Cobalt’s association management software (AMS) is built on top of Microsoft Dynamics, which means our customers not only get to leverage the features included in Cobalt’s out-of-the-box solution, but also those included in Microsoft’s Power Platform. In our most recent webinar, Using the Microsoft Power Platform: A Real World Example for Associations, we explained how organizations can combine Cobalt’s product functionality with Microsoft’s Power Platform to create an Association Networking software experience without any custom development.
We demonstrated how this can work through a real-world example. The solution we showed uses the Power Platform to facilitate a “membership matching” service for professional networking. Here’s how it works at a high level:
- People create a profile with certain things like their job title, industry, etc.
- Once they’ve set up their profile, they can submit match requests where they detail the qualities of a person they are looking to network with.
- The solution then uses Power Automate (part of the Power Platform) to go through all of the profiles and finds a profile that matches the criteria in the request.
This solution requires very little upkeep— an organization can set it up once and never think about it again, but it will continue to provide value to members.
But before we get any further, let’s take a step back.
What is the Power Platform?
Microsoft’s Power Platform is comprised of four different products. These different products allow business users to build end-to-end business solutions in a no-code or low code environment (i.e. you don’t need to be a developer).
The four Power Platform products are:
- Power Virtual Agents
- Power Apps
- Power BI
- Power Automate
Which Power Platform products were used for Association Networking?
The matching solution uses Power BI to analyze the data collected during the sign-up and request process, but the matching itself is done by Power Automate.
Power Automate is the automation arm of the Power Platform. In the simplest terms, this is how organizations can set up varying levels of automation. Organizations can basically set up their own “if then” statements that will trigger workflows or actions.
Power Automate is great for creating statements that follow the “when this happens… do this thing” logic. Here are a few easy ways associations can use Power Automate to automate certain tasks:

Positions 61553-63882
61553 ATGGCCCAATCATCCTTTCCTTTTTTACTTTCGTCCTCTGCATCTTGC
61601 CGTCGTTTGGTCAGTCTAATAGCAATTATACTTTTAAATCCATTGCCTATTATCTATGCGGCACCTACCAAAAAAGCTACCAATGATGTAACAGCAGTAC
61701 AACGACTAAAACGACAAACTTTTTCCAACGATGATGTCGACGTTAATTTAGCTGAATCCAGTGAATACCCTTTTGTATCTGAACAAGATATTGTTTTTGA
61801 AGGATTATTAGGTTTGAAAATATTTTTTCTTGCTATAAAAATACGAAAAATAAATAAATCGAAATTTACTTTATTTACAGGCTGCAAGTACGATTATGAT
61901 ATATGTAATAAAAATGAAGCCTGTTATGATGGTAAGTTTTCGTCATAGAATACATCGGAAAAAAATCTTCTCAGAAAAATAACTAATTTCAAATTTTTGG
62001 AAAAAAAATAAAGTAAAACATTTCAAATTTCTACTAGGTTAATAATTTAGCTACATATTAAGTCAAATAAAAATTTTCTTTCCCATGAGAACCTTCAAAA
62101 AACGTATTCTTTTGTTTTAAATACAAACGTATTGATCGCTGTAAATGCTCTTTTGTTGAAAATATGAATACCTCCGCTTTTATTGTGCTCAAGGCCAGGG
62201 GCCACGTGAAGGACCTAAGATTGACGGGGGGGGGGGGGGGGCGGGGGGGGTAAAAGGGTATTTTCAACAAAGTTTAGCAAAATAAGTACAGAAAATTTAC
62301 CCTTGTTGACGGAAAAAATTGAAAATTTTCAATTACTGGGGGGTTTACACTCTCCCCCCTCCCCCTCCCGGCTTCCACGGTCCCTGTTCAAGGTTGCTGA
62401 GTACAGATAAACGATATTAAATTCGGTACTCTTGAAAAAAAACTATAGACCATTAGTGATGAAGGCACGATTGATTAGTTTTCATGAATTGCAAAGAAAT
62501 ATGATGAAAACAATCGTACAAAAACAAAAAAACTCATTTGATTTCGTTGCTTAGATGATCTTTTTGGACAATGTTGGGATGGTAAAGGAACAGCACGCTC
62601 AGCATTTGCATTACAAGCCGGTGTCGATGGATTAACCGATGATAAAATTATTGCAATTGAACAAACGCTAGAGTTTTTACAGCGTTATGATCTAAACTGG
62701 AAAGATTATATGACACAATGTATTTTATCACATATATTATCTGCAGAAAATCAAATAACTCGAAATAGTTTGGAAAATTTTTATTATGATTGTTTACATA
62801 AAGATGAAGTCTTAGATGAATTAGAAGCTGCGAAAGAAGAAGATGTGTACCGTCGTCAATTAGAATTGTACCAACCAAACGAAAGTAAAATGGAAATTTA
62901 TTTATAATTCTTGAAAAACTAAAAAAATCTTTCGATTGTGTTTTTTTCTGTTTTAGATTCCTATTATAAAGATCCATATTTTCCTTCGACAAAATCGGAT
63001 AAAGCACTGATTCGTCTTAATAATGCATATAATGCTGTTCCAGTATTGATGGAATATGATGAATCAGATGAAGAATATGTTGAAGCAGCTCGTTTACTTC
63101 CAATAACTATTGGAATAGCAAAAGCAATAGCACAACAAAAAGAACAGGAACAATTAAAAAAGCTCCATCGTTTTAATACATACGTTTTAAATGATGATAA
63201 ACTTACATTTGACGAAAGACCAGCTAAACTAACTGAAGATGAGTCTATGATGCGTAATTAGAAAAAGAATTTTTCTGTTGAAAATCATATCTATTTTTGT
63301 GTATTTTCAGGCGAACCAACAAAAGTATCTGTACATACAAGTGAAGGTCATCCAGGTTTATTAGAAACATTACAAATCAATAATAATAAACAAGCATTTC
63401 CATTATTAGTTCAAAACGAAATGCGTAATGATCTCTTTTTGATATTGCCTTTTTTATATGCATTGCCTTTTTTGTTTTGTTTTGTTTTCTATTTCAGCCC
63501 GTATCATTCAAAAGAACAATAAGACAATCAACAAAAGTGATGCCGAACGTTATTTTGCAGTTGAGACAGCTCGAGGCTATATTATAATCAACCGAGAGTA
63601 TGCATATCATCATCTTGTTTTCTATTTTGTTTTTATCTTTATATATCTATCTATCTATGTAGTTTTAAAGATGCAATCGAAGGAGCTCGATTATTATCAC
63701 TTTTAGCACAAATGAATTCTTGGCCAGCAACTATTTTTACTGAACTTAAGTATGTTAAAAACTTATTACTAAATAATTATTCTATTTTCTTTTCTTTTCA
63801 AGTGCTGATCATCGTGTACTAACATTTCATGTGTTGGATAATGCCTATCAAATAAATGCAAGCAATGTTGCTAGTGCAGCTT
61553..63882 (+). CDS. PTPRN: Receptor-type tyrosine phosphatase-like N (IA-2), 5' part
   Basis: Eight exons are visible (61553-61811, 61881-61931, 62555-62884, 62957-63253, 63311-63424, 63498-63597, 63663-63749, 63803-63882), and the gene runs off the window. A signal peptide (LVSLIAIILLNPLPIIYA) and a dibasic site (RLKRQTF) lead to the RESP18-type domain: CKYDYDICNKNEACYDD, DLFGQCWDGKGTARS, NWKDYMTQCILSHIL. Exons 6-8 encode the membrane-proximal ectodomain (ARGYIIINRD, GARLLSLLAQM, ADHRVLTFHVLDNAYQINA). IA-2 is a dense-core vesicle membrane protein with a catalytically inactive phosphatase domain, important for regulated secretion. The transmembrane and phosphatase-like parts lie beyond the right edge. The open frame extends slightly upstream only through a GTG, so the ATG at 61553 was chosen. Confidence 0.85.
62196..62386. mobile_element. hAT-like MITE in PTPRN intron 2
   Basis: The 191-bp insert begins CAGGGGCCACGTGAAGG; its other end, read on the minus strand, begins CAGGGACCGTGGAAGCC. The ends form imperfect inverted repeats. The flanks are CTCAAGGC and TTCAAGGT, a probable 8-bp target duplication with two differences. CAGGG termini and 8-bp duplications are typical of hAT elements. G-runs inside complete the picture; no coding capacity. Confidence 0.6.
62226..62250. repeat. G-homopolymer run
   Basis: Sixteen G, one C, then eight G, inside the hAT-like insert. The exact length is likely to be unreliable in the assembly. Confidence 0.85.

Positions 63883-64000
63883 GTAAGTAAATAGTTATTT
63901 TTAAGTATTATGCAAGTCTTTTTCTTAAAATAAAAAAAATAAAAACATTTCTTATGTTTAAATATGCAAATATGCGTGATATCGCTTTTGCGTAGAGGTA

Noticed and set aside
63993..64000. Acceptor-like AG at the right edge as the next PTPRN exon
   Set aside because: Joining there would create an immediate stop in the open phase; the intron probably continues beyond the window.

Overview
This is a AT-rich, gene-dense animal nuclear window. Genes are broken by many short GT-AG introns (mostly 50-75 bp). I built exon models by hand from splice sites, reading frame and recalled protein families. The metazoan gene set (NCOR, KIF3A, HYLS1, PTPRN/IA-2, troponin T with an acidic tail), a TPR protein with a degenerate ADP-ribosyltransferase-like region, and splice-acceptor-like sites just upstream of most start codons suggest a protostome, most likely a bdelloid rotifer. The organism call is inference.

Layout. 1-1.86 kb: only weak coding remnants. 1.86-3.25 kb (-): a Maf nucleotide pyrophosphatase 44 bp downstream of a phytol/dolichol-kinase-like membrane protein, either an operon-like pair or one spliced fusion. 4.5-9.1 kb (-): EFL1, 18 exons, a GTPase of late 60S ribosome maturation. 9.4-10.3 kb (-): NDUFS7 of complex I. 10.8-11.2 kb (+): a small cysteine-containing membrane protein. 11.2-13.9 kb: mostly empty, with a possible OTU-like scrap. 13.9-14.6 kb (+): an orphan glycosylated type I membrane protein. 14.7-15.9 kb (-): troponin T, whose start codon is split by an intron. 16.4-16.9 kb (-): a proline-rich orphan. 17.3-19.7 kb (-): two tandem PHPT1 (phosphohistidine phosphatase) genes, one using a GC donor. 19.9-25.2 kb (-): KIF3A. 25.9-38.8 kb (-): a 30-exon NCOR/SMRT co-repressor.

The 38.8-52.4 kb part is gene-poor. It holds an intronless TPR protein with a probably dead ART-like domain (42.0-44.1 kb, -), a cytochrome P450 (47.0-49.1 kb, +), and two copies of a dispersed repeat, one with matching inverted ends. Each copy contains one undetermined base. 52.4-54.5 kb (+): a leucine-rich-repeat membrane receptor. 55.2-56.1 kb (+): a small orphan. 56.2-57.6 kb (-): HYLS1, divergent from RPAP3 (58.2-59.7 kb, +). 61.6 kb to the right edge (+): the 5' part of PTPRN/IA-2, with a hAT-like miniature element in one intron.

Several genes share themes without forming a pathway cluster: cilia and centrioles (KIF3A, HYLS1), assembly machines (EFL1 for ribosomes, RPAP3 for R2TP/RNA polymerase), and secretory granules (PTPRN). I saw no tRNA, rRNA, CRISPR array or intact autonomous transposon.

- Send out a survey to a class attendee once they’ve attended a class using Microsoft’s Customer Voice
- Notify the marketing team when a tweet that mentions your organization with a negative sentiment is posted
- Send a final approval to a CEO or Membership Director when granting certain memberships
How was Power Automate used to facilitate Association Networking?
However, you can also use Power Automate for more complicated processes that involve querying data, like matching membership match requests with a relevant profiles. Here is the logic of our membership match automation we used for the webinar:
- Kick off when a membership match request is submitted
- “Read” the requested criteria, like requested area of expertise, requested role, requested international preference, etc
- Find MM profiles with corresponding criteria
- If the MM request shows the contact is looking to do some general networking with someone who has an expertise in technology, the automation would bring back an active MM profile of someone who has an expertise in technology who is also looking to do some general networking
- If the MM request shows the contact is looking for a mentor who has an expertise in technology, the automation would bring back an active MM profile of someone who has an expertise in technology who is interested in being a mentor
- Randomly select an active MM profile with the correct criteria
- If the relationship of the contacts is an “equal” one (Ex: both people are looking to do some general networking), set the randomly selected profile on the request and send an email notification to both people alerting them of the new match
- This will make the match appear in the ‘My Matches’ grid on the portal
But how did we add the approval step?
- If the relationship is not equal (ex: the requestor is looking for a mentor), send the request through an approval step that requires the potential mentor to approve the request. The request is sent to the potential mentor’s inbox and can be configured to include relevant information
- If the mentor approves the request, the contacts will be matched and both people will be notified of the new match and will appear on the ‘My Matches’ grid on the portal for both parties
- If the mentor rejects the request, the automation will start over and the request will be sent back through the process to be matched with another potential mentor